Method:
CHILD:

  • Put 1 slice of Swiss roll in each of 2 small ramekin dishes.
  • Spoon a tablespoonful of orange juice over each.
  • Cover with the peach slices and strawberries.
  • Spoon the custard over.
  • Top with the whipped cream and sprinkle with the coloured sugar strands (if using).

#cookingwithchildren

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Bridget Wardley & Judy More
The Big Book of Recipes for Babies, Toddlers & Children
£12.99
Available from Nourish Books

 

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students

by Christine Bailey

This article has been cross-posted from www.christinebailey.co.uk.

Start the new school term with healthy, happy kids. Here are some top foods to pile on their plates.
It’s that time of year again. After the summer break it’s time to get your child ready for the new school term. But as well as the practicalities of school uniform, books and pens are you making sure your child gets the essential nutrients to help them function better and feel healthier?

Brainy Nutrients
Good nutrition is vital for a healthy brain. Without the essential nutrients it is unable to produce neurotransmitters, the chemical messengers that are necessary for brain function. Give your child’s brain a boost by including key foods to help improve their concentration, learning and mental energy.

Your first step should be to ditch the sugary, processed foods, additives and stimulants. These will cause fluctuations in blood sugar that can lead to irritability and lack of focus. Instead include slower releasing starchy foods that will provide a more even supply of energy. This can include sweet potato, fruit, vegetables and easy to digest grains such as quinoa, oats or rice. Combine these with high quality proteins to provide the building blocks for neurotransmitters (meat, fish, eggs, poultry). Make sure they also get plenty of vegetables, nuts and seeds and some fruit which will help supply valuable vitamins and minerals such as B vitamins, magnesium, antioxidants and zinc – all necessary for brain function. If your child is fussy then you may wish to consider a vitamin and mineral supplement.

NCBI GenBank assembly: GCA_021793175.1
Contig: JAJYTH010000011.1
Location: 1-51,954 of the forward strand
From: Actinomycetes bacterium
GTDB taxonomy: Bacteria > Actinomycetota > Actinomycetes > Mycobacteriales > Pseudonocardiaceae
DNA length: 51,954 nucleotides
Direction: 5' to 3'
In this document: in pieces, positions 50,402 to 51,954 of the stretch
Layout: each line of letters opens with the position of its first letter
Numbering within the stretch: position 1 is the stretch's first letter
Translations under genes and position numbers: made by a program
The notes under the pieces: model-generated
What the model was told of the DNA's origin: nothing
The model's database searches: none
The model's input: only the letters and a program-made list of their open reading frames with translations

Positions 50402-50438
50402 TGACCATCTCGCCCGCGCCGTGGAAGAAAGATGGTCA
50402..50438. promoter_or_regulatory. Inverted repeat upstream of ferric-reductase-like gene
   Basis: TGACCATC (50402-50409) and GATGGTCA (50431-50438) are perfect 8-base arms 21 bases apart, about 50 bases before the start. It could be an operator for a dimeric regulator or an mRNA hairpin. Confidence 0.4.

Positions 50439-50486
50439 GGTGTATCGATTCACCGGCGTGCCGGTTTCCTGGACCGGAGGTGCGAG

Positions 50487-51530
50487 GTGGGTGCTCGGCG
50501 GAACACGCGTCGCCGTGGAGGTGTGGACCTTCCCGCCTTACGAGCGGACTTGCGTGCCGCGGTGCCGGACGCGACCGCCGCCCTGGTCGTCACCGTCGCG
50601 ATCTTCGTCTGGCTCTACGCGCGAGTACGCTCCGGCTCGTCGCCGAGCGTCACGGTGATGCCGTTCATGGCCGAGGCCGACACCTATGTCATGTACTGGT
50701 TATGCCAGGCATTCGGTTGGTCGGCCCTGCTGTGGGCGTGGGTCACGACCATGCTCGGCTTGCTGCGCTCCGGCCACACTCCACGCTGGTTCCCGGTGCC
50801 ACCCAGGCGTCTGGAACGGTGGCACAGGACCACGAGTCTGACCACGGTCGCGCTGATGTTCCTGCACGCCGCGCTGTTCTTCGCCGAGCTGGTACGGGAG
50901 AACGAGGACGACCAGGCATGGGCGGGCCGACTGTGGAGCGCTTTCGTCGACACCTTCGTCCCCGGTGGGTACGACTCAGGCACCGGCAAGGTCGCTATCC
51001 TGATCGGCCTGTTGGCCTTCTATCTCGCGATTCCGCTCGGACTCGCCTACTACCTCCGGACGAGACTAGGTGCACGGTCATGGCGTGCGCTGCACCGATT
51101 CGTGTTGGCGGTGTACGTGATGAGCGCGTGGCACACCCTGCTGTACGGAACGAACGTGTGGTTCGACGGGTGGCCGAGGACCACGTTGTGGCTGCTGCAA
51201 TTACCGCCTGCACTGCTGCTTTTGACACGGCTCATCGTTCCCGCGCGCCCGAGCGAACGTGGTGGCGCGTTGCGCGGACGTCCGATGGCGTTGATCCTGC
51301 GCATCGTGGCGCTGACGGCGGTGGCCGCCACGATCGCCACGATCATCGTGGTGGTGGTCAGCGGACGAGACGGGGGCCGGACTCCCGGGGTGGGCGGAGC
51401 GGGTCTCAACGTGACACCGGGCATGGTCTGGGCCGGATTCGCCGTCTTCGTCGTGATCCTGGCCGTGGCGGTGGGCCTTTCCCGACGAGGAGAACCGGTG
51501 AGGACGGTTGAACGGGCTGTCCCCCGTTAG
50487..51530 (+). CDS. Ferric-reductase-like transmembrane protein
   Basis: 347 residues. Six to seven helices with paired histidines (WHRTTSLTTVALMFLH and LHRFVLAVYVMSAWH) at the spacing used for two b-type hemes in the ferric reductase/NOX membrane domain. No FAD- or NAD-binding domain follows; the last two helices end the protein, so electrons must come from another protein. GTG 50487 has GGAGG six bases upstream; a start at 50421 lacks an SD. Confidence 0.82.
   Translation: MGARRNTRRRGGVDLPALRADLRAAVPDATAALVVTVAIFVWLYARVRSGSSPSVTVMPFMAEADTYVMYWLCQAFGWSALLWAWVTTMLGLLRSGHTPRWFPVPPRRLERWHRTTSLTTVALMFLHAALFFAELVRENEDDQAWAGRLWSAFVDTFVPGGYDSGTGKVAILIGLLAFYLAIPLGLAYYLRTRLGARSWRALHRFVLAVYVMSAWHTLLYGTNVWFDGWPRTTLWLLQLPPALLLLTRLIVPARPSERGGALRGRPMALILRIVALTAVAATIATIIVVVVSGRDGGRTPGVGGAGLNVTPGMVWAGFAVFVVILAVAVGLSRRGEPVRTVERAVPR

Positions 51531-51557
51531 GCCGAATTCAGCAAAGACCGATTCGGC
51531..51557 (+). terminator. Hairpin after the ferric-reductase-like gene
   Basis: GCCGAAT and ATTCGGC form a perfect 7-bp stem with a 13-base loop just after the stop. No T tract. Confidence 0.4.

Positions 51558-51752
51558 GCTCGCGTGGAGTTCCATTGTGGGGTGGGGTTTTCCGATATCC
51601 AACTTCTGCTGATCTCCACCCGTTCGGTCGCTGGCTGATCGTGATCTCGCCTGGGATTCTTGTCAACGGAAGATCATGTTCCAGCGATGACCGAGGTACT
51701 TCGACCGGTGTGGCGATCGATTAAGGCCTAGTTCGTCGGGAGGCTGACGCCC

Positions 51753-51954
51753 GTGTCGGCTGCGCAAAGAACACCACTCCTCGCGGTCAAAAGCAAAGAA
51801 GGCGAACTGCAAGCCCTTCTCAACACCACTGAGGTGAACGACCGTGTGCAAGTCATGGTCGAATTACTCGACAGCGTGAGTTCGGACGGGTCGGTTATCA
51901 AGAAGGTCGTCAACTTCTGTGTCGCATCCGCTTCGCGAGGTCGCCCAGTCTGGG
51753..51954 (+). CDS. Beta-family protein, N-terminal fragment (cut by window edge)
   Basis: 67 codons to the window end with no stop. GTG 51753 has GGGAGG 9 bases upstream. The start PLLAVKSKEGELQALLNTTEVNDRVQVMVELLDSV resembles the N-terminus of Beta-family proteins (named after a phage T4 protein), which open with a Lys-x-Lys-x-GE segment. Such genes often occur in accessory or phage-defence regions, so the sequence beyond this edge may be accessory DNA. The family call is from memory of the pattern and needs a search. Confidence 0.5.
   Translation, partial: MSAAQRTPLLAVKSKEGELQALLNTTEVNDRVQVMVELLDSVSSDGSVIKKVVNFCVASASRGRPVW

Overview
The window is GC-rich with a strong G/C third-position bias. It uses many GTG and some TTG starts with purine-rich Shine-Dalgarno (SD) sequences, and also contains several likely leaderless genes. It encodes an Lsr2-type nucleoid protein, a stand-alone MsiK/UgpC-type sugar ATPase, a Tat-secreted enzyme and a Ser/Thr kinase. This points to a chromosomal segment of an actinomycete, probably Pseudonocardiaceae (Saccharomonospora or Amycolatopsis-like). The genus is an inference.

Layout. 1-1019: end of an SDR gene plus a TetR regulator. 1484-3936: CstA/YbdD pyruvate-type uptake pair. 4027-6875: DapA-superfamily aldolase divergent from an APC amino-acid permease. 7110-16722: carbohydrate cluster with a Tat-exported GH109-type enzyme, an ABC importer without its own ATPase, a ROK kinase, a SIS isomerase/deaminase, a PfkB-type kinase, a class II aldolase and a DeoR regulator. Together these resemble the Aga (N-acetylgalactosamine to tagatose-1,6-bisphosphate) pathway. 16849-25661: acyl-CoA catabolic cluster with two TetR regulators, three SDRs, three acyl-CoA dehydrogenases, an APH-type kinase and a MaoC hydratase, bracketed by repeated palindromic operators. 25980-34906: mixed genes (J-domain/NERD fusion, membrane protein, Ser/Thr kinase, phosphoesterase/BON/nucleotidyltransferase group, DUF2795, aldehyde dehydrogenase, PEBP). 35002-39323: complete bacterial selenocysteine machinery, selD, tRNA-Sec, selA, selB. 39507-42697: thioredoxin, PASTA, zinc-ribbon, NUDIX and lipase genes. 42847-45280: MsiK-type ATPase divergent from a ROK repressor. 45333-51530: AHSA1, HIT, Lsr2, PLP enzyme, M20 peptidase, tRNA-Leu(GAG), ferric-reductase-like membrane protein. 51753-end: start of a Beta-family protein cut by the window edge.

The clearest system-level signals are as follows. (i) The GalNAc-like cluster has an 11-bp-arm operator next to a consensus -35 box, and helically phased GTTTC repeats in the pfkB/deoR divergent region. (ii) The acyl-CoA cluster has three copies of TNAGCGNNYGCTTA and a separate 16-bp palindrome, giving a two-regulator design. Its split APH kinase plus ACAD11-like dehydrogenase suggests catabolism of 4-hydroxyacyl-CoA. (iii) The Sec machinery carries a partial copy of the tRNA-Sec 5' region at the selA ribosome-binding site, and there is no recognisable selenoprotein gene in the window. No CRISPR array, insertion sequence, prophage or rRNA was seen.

There are also a range of ‘smart’ nutrients which can help. Choline for example is needed to produce the neurotransmitter acetylcholine important for boosting memory. It also forms a vital part of nerve cells, cell walls and the sites on cells that receive brain chemicals. Found in egg yolks, nuts, and fish such as sardines and available in lecithin granules, a useful brain supplement, which can be sprinkled dishes or added to homemade bars. Why not start the day with boiled eggs or scrambled eggs for a protein and choline boost.